While standing at the top of the slope, claimant observed the path she would travel. She saw the beach, sand and large rocks (Exhibit F, pp 41-42, 55). She testified that she had been swimming earlier that day in the area where people had been dropping off the rope. She noticed that the lake had a sandy bottom and dropped off after about three steps (Exhibit F, pp 41-42). She was unsure of the depth of the drop off other than saying that it was over her head (Exhibit F, pp 41-44). She grabbed the rope and swung out (Exhibit F, pp 50-51; Exhibit G, p 25). She described her jump as horizontally off the cliff with the rope in her hand and her goal being to land in the water (Exhibit G, pp 29-30). Claimant testified that she slipped off the rope after jumping (Exhibit F, pp 51-52). Neither the rope nor the branch broke (Exhibit F, pp 47-48).

There is no dispute that the State of New York owns the land upon which the accident occurred. Defendant contends, however, that because the Hudson River-Black River Regulating District controls, maintains and patrols the Great Sacandaga Lake, it is the proper defendant, rather than the State of New York, and that this Court therefore lacks jurisdiction.(1) While the Court would ordinarily address the issue of jurisdiction prior to moving onto the merits of the claim, the Court finds that even if the State of New York is the proper defendant, the claim would be dismissed based upon the stipulated facts and the doctrine of assumption of risk. Accordingly, the jurisdictional issue regarding the Hudson River-Black River Regulating District will not be addressed herein. LAW

Summary judgment is a drastic remedy which should not be granted unless it is clear that there are no triable issues of fact (Andre v Pomeroy, 35 NY2d 361, 364 [1974]). The Court's function in a motion for summary judgment is not to resolve issues of fact, but to determine whether issues of fact exist (Barr v County of Albany, 50 NY2d 247 [1980]). The proponent of a motion for summary judgment must make a prima facie entitlement to judgment as a matter of law, tendering sufficient evidence to demonstrate the absence of any material issues of fact (Alvarez v Prospect Hosp., 68 NY2d 320 [1986]). Once the proponent of a motion for summary judgment has set forth a prima facie entitlement to judgment as a matter of law, the burden shifts to the opponent of the motion to produce evidentiary proof, in admissible form, sufficient to establish the existence of material issues of fact which require a trial of the action (Alvarez v Prospect Hosp., 68 NY2d 320 [1986], supra; Winegrad New York Univ. Med. Ctr., 64 NY2d 851 [1985], supra; Zuckerman v City of New York, 49 NY2d 557, 562 [1980]). In determining a motion for summary judgment, the Court must examine the proof in a light most favorable to the party opposing the motion, here the claimant (Robinson v Strong Memorial Hospital, 98 AD2d 976 [4th Dept 1983]). A motion for summary judgment shall be supported by affidavit, a copy of the pleadings and by other available proof, such as depositions and written admissions (CPLR 3212).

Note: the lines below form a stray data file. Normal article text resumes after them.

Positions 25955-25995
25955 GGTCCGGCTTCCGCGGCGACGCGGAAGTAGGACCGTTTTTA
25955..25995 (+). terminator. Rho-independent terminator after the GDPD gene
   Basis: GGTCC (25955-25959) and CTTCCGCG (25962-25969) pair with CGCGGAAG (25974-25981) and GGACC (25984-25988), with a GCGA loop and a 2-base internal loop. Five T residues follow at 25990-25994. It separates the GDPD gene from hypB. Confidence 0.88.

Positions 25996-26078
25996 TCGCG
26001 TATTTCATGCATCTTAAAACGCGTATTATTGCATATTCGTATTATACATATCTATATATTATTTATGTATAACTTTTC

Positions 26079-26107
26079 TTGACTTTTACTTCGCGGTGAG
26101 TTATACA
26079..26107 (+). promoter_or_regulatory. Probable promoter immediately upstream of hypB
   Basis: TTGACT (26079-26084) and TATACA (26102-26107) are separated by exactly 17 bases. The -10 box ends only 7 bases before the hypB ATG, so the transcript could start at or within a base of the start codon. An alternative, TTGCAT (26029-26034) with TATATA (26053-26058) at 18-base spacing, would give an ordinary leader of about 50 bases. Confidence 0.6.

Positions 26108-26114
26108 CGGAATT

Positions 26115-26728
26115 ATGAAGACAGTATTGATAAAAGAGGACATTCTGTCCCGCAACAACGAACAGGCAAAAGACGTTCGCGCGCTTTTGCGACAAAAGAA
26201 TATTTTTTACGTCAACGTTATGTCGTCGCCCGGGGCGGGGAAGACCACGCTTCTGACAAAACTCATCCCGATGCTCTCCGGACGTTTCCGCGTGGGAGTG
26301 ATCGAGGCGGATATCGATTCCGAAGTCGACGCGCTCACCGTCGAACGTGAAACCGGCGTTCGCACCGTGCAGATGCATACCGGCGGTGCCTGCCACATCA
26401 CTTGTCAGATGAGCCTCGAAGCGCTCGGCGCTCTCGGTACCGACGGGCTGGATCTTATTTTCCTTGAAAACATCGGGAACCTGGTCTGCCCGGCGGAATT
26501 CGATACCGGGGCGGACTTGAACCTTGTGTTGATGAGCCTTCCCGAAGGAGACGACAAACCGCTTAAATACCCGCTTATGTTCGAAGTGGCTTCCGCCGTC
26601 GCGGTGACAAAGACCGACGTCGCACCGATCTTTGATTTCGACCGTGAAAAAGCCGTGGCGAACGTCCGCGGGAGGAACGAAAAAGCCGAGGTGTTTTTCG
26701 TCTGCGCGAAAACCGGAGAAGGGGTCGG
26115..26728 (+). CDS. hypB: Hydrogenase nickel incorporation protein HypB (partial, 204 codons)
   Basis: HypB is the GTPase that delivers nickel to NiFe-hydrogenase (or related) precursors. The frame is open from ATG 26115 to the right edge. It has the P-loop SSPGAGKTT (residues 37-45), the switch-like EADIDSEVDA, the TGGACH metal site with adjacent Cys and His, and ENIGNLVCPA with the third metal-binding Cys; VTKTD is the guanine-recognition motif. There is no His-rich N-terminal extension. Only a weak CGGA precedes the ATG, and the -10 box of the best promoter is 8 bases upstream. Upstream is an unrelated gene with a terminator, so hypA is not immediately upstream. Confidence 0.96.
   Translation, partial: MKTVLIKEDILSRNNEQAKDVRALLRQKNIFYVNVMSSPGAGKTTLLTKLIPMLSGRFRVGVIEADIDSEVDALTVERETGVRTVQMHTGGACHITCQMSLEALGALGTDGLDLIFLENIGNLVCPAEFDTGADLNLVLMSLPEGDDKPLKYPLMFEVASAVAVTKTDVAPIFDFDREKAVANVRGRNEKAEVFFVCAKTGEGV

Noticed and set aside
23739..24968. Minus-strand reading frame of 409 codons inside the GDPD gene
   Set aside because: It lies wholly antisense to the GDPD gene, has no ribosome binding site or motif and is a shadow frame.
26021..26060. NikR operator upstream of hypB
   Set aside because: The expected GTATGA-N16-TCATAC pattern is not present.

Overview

To recover in a negligence action a claimant must establish that the defendant owed him a duty to use reasonable care and that the defendant breached that duty (Turcotte v Fell, 68 NY2d 432 [1986]). However, when a person voluntarily participates in certain sporting events or recreational activities, an action to recover for injuries resulting from conduct or conditions that are inherent in and arise out of the nature of the sport or activity is barred by the doctrine of assumption of risk (see Morgan v State of New York, 90 NY2d 471 [1997]; Dobert v State of New York, 8 AD3d 873 [3d Dept 2004]; Cotty v Town of Southampton, 64 AD3d 251 [2d Dept 2009]). "It is not necessary to the application of assumption of risk that the injured plaintiff have foreseen the exact manner in which his or her injury occurred, so long as he or she is aware of the potential for injury of the mechanism from which the injury results" (Maddox v City of New York, 66 NY2d 270, 278 [1985]). While the determination as to whether a claimant has assumed the risk is usually a question of fact for the jury, a Court may rule upon assumption of risk as a matter of law absent a factual controversy (see Maddox v City of New York, 66 NY2d 270 [1985], supra).

Common law has distinguished express assumption of the risk and implied assumption of the risk. Express assumption of risk has been defined as an "agreement in advance that defendant need not use reasonable care for the benefit of plaintiff and would not be liable for the consequence of conduct that would otherwise be negligent" (Arbegast v Board of Educ., 65 NY2d 161, 169 [1985]). Implied assumption of risk is "founded not on express contract, but on plaintiff's voluntarily encountering the risk of harm from defendant's conduct with full understanding of the possible harm to himself or herself" (Id.). In the subject case, there is no suggestion of any express assumption of risk.